Let’s go back a few decades. In the late 90s and early 2000s, most setups relied on a single gatekeeper, the SysAdmin, which was a point of failure. Developers had to go through them to get anything done for their applications, leading to the well-known “throw over the fence” workflow and resulting in poor experiences for both sides. As an industry, we collectively agreed that this was not the ideal we should aim for.

As cloud technology began to rise, with AWS launching in 2006, the concept of DevOps emerged as the new standard for engineering teams. While cloud native solutions brought significant improvements in scalability, availability, and operability, setups became more complex. The days of deploying a monolithic application with a single script were gone.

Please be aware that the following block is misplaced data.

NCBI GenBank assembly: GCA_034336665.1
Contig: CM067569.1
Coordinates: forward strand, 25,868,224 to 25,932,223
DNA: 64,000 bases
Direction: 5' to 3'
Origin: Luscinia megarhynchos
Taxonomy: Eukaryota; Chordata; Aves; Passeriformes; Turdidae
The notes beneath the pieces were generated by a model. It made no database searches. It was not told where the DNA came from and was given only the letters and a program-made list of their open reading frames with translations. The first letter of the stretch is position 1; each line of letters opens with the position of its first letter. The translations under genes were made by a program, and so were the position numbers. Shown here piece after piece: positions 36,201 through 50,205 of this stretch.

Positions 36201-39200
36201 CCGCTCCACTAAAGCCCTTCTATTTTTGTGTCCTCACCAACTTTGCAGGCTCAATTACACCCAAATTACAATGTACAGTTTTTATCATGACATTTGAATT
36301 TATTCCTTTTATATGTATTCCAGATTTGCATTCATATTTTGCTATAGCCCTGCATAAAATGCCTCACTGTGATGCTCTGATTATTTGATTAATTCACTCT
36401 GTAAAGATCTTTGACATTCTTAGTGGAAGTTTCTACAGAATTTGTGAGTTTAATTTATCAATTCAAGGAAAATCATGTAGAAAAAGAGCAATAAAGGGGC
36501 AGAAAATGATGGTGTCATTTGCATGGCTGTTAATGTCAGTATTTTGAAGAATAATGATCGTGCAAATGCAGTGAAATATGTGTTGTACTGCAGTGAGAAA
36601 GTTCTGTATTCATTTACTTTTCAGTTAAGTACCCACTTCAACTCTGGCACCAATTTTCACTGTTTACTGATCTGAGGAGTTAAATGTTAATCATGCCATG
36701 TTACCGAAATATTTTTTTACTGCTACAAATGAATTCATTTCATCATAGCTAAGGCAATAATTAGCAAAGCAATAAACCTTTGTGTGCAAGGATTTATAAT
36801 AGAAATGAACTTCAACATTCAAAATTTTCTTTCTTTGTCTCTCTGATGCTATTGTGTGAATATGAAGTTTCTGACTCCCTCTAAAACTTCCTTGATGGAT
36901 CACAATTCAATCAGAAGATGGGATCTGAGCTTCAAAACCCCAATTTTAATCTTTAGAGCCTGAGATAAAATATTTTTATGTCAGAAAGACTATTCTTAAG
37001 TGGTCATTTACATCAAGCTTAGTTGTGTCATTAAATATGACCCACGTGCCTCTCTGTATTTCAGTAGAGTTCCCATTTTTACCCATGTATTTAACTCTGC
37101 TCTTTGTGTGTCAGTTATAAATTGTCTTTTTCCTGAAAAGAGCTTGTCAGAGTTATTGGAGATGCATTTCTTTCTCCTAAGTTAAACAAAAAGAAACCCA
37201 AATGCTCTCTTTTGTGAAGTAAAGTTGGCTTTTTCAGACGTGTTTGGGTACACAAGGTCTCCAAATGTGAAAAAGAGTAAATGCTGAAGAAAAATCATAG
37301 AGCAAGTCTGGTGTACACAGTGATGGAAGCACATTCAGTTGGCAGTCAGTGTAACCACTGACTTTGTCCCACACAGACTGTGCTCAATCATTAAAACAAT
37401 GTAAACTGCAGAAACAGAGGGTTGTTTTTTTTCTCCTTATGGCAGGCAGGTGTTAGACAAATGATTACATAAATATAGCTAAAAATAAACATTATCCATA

Suddenly, engineers had to familiarize themselves with a variety of tools like Helm charts, Terraform modules, etc. just to deploy and test a simple code change across multiple environments in a multi-cluster microservice setup. Despite the success of the division of labor (Ops and Devs) in other sectors of the economy, the industry shifted towards championing the DevOps paradigm as the key to achieving high performance setups.

Developers must possess the capability to deploy and execute their applications and services seamlessly from start to finish. The principle of “You build it, you run it” embodies the essence of true DevOps.